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1 parent e74830d commit d76bf27145d66a4a7f14671491810149afe78c78 @LBiNationalTrust LBiNationalTrust committed Sep 28, 2012
Showing with 134 additions and 12 deletions.
  1. +13 −0 Mojo/LICENSE
  2. +121 −0 Mojo/README.rst
  3. +0 −12 Mojo/todo.txt
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+Copyright 2012 Martin Buhr
+Licensed under the Apache License, Version 2.0 (the "License"); you may
+not use this file except in compliance with the License. You may obtain
+a copy of the License at
+Unless required by applicable law or agreed to in writing, software
+distributed under the License is distributed on an "AS IS" BASIS, WITHOUT
+WARRANTIES OR CONDITIONS OF ANY KIND, either express or implied. See the
+License for the specific language governing permissions and limitations
+under the License.
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+Mojo - a framework for Tornado
+Mojo is a framework that makes it easy and quick to build Tornado projects that scale.
+**Some key features of Mojo:**
+- A lightweight and flexible ORM that makes developing easy
+- ORM is based off a 'backend' system, enabling you to write your own backend and extend the ORM to other databases without altering your code
+- Authentication and session mixins so you don't need to roll-your-own implementation or third parties
+- Integration with wtForms, with the ability to use your Models as Forms and to populate models from Form data
+- Modular structure so you can add functionality to your project on an app by app basis
+- Prettier debugging output
+- SocketIO support baked in with TornadIO2
+- Project and app-creation templates that make it easy to set up new projects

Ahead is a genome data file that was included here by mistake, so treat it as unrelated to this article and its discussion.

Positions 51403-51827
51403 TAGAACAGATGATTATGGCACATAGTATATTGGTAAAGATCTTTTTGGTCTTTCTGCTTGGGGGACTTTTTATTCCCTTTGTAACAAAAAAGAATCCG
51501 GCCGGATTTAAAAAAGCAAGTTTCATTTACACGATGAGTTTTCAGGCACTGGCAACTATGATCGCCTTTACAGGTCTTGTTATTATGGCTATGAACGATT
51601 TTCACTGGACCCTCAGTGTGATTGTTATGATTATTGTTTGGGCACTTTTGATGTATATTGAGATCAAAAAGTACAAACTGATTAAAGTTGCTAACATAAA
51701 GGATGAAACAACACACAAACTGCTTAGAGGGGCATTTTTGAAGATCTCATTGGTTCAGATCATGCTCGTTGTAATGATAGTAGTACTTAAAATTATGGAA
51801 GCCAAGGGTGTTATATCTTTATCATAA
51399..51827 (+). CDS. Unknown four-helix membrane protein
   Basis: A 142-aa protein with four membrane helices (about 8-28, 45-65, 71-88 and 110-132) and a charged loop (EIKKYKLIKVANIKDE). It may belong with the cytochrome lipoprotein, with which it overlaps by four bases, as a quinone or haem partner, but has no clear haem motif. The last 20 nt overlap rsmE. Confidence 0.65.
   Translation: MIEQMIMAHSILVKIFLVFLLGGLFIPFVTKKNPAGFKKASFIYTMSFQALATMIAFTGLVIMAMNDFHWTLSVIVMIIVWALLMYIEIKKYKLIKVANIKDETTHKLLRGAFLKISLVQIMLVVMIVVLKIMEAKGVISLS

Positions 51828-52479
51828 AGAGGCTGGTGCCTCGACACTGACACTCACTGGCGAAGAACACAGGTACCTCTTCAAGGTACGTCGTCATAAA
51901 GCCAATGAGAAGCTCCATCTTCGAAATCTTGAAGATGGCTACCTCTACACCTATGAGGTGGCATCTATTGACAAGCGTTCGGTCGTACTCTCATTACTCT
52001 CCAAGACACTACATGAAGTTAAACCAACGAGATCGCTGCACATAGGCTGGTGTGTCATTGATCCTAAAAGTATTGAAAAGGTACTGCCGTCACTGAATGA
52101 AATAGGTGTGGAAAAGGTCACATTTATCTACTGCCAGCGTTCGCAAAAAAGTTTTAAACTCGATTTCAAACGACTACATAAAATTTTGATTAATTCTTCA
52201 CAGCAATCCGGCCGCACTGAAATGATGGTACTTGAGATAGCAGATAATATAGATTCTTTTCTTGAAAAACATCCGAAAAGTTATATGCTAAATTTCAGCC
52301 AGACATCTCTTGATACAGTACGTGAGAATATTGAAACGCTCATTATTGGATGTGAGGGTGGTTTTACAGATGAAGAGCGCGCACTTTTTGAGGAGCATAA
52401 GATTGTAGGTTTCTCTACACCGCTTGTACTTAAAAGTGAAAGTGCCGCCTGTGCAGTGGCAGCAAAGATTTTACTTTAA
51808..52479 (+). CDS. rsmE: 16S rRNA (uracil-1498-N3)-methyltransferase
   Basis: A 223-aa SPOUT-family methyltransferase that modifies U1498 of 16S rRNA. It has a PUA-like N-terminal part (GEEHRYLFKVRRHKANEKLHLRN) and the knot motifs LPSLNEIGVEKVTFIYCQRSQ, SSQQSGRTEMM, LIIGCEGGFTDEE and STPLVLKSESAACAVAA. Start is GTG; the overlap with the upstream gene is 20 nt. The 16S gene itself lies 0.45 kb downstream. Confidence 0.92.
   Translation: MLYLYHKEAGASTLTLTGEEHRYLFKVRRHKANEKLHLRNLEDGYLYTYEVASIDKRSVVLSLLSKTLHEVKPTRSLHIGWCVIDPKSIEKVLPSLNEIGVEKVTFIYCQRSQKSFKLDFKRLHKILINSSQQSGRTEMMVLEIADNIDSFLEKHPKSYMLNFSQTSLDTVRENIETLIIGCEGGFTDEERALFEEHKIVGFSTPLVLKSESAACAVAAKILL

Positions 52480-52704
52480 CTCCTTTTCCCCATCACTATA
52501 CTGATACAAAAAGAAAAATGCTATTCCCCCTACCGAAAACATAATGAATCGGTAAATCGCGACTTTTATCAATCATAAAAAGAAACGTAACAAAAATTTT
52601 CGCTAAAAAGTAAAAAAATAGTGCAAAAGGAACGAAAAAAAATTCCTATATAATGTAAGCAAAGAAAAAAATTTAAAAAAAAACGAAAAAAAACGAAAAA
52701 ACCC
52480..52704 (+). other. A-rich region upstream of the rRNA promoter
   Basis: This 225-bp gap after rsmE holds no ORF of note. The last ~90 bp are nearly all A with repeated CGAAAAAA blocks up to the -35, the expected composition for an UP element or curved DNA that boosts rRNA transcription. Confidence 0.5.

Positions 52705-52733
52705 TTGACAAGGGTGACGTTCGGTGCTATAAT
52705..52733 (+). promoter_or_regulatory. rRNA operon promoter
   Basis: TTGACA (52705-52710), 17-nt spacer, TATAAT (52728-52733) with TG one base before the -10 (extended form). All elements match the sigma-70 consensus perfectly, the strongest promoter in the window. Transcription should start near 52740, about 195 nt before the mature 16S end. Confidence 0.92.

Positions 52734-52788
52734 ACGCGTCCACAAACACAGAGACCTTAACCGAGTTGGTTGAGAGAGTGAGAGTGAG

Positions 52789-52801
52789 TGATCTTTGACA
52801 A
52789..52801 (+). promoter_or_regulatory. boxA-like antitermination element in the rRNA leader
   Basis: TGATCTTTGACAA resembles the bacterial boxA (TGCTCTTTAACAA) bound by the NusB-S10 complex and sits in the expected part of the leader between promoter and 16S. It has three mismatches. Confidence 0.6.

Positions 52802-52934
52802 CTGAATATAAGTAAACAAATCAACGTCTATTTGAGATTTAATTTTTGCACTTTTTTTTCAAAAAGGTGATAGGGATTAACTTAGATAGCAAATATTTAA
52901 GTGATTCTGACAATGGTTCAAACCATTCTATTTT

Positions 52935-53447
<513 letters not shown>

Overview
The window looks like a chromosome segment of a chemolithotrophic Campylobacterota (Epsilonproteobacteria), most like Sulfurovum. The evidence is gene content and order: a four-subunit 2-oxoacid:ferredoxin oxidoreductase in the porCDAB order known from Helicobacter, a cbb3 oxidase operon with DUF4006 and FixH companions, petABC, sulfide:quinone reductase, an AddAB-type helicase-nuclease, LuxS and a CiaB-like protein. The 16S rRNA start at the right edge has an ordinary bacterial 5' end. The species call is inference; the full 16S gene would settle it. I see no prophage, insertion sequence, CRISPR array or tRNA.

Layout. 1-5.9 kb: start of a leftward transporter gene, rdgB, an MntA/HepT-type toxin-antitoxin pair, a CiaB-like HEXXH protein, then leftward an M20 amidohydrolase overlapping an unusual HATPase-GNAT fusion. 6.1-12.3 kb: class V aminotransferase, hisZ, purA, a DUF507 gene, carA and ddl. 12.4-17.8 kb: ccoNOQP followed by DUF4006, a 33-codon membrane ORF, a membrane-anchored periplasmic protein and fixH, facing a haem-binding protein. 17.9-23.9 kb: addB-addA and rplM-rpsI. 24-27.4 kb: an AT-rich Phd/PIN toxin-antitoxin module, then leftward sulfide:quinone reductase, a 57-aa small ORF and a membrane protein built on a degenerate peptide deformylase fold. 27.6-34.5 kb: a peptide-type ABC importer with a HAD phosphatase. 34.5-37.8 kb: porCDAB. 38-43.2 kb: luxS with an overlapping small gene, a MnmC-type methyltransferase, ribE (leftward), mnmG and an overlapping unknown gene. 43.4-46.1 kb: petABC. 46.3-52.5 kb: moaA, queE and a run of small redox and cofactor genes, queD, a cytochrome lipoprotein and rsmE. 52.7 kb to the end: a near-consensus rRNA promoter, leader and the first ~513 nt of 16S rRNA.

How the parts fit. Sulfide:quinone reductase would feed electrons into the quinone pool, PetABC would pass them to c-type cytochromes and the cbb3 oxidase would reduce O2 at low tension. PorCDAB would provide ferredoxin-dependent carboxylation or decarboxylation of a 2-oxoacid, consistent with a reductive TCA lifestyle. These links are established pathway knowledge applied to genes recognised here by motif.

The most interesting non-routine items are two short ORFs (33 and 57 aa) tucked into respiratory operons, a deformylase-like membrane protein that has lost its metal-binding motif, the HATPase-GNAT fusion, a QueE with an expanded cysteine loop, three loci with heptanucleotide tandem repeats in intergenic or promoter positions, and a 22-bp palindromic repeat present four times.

+The project is heavily influenced by Django, developers familiar with django will find some of the conventions in Mojo
+very familiar.
+Quickstart: Using Mojo for the first time
+This is a quick-start tutorial that will get you set up and running with Mojo for the first time.
+1. Download the Mojo distribution
+2. Decompress the zip file
+3. Make sure you have installed the required support packages: ``Tornado``, ``TornadIO2``, ``bcrypt`` and ``wtforms``
+4. From the command line in the new folder run ``python install``
+This should install Mojo into your python path. However, there is one more step that you may need to do to fully
+take advantage of Mojo's helper apps, and that is to make ``mojo_manager`` available in your ``PATH``, for linux and Mac OSX users,
+this can be accomplished by doing something like::
+ ln /usr/bin/python2.7/Lib/site-packages/Mojo/ /usr/sbin/
+ chmod +x /usr/sbin/
+On windows, adding the Mojo site-packages directory should be enough to give gloabl access to ``mojo_manager``
+Once you've done that, you should be able to test your installation by opeining a python window and typing::
+ import Mojo
+If there are no import errors then you shoulod be ready to get started.
+*Note:* It is recommended to deploy Mojo in something like virtualenv to ensure you can easily keep it (and your app)